There are open-source alternatives available for almost everything. It doesn’t matter if you are into software development, mobile application development or something else, you will find enough free resources to finish your projects easily.
Today, I will talk about OpenHMD, an open-source project for VR development. So without any further ado, let’s get started..!!
What is OpenHMD?
OpenHMD is a project that aims to create an open-source API and drivers for immersive technology. It includes head-mounted displays with built-in head-tracking systems. These devices are supported by Android, macOS, Windows, Linux, and OpenBSD operating systems.
They also offer support for programming languages such as Go, Java, .NET, Perl, Python, and Rust. The OpenHMD project is released under the Boost License.
Improved Features in the latest OpenHMD version
OpenHMD project released version 0.3.0 codenamed Djungelvral recently with some important changes. First of all, the update extended its support for 3Glasses D3, Oculus Rift CV1, NOLO VR, HTC Vive & HTC Vive Pro, Deepoon E2, GearVR Gen1, etc.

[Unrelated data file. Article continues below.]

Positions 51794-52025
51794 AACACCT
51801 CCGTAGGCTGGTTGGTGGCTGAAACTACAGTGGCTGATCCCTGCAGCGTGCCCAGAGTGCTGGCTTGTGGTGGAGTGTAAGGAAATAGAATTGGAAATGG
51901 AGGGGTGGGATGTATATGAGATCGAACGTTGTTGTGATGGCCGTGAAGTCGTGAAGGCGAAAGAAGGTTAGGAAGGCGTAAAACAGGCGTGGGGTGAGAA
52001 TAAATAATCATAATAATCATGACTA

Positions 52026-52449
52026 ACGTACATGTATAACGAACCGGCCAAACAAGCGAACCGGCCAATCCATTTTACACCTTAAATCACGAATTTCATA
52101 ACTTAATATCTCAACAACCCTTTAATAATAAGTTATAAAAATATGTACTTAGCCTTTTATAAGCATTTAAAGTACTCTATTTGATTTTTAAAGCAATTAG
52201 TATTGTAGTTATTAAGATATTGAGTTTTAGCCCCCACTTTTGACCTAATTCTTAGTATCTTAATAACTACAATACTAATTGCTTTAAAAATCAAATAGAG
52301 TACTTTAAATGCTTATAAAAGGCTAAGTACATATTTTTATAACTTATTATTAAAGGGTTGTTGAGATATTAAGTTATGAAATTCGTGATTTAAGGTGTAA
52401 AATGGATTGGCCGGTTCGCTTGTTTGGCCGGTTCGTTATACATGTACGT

The new version brings a universal distortion shader. Thus, you can easily set variables in the drivers that give information to the shader about lens size, chromatic aberration, position, and quirks.
The team behind the development also announced the plans to change the build system. OpenHMD added support for Meson and will remove support for Autotools in the next (0.4) release. The team has also planned to remove some features to make the API useful for everyone.
OpenHMD no longer supports PlayStation VR due to incomplete HID headers causing issues with Windows and macOS. Before incorporating this project into your work, you should upgrade your device’s firmware to the latest version. You should also remember, several devices have limited support and so are not included in the current release.
The team also announced that they will be speeding up the OpenHMD release cycle to come up with new features and support for more devices more quicker. According to the update, their priority will be “to get currently disabled devices in master ready for a patch release will be a priority as well, among getting the elusive positional tracking functional for supported HMDs.”
I also believe that this project has great potential. The main highlight of this OpenHMD project is its open-source implementation and focus on a wide range of devices. I wish the team does well and creates a platform that will make them the go-to choice for the VR project.
So, have you ever used VR for gaming and other purposes? If yes, have you come across any open-source software resources? Do let us know in the comments below.